Lastly, each soldier has a unique role to play. What makes the Avengers so successful is that each member of the team has a different ability to offer. Iron Man is a genius with a powerful suit, Thor is a “god” equipped with a mighty hammer, and Captain America is a natural born leader with amazing fighting skills and a shield. Without all of their unique powers and gifts, the Avengers would not have been able to defeat Loki’s army. There are several amazing scenes in the final battle of the movie where we see the Avengers combine their skills against the enemy (ex. Captain America using his shield to deflect Iron Man’s laser beams onto the enemies). Similarly, God has created each and every one of us with unique gifts and abilities. In 1 Corinthians 12:12-27, Paul speaks of the Church as the body of Christ. When you think of a body, it has many different functions that work together to make the body work. Without a hand, an ear, or an eye, the body would not function properly. So, we as Christians are called to use our God-given gifts and the roles we’ve been placed in to strengthen and grow God’s Kingdom. No gift or role is insignificant, no matter how big or small. For example, in the Avengers team there are the powerful heroes such as Thor and Hulk, but there are also Black Widow and Hawkeye who had no powers. Yet, their skills were valuable to the team as a whole to defeat the enemy. So, recognize the abilities you have been given and use them to serve Christ.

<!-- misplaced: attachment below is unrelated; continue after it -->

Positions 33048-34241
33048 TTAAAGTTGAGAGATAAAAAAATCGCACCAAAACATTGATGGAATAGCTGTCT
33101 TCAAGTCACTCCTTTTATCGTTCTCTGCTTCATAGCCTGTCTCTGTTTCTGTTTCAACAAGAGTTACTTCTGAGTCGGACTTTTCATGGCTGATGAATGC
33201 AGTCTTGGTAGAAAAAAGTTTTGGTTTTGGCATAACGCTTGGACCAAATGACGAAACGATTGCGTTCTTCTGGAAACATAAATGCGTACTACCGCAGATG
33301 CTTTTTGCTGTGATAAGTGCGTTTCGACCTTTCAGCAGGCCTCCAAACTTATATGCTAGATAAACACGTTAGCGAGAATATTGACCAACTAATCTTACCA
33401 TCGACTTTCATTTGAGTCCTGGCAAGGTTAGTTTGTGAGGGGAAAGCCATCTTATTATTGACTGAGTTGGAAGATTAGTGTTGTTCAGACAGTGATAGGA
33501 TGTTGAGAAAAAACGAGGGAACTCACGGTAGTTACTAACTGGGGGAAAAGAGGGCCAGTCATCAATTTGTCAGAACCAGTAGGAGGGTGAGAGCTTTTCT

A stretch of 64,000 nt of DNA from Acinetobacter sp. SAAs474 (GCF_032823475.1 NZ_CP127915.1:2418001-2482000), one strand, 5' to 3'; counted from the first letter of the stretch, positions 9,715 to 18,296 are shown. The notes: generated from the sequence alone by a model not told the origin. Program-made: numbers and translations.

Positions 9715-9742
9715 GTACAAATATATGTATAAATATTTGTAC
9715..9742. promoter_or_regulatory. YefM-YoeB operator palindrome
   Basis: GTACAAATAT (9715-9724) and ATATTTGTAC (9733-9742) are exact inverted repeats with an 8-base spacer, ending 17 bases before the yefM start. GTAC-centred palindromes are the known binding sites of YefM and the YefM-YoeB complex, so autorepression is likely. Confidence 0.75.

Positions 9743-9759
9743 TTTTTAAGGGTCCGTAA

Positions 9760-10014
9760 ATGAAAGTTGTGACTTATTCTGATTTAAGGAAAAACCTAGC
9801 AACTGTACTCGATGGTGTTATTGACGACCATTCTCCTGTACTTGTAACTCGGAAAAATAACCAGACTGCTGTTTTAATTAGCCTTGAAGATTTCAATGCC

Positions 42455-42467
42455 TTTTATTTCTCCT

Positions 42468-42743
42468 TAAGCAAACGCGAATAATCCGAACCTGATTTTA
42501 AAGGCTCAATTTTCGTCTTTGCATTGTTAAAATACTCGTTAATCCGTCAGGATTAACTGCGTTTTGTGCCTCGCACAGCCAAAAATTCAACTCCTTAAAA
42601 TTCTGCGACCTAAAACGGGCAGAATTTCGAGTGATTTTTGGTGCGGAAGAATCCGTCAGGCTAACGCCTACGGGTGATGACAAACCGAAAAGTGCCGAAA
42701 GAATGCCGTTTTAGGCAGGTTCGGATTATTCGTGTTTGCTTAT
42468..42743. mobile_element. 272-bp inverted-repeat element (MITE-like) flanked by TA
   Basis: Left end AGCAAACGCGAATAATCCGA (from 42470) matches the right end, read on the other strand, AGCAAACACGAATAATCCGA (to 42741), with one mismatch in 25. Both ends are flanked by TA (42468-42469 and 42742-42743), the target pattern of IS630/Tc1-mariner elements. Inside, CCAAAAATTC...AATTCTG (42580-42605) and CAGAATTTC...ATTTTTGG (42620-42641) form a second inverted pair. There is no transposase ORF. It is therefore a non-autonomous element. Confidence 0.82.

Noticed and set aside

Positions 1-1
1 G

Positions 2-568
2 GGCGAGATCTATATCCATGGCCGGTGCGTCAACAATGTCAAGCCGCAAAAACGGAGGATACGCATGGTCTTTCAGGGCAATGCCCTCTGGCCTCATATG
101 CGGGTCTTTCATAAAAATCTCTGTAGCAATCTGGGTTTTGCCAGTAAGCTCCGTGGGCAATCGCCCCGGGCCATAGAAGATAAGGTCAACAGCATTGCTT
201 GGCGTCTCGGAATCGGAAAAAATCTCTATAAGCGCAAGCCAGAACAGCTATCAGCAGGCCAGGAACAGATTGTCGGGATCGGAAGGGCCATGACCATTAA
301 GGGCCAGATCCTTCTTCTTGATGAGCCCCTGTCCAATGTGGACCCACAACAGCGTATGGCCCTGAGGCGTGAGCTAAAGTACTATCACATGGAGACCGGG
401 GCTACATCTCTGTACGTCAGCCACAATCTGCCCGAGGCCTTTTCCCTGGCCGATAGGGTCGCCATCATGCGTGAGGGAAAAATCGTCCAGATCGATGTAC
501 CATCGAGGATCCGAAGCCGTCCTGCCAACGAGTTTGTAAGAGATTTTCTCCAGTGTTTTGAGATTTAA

In conclusion, we are able to serve Christ as soldiers in His great army, the Church, because of His great sacrifice. Though we can relate with the Avengers in many ways, we can also relate to the helpless citizens seen frantically running around in the background during the climactic final battle. Just as the Avengers served as an advocate for the defenseless people of Earth in the fight against the might of Loki’s army, so Christ saw our helpless state and served as our advocate against sin, death, and Satan on the cross. He died the death that we should have died, thus defeating the sin that we never could. So, as we suffer and fight through battles as “people of faith”, we have hope in the fact that Christ went before us and has ultimately won the war.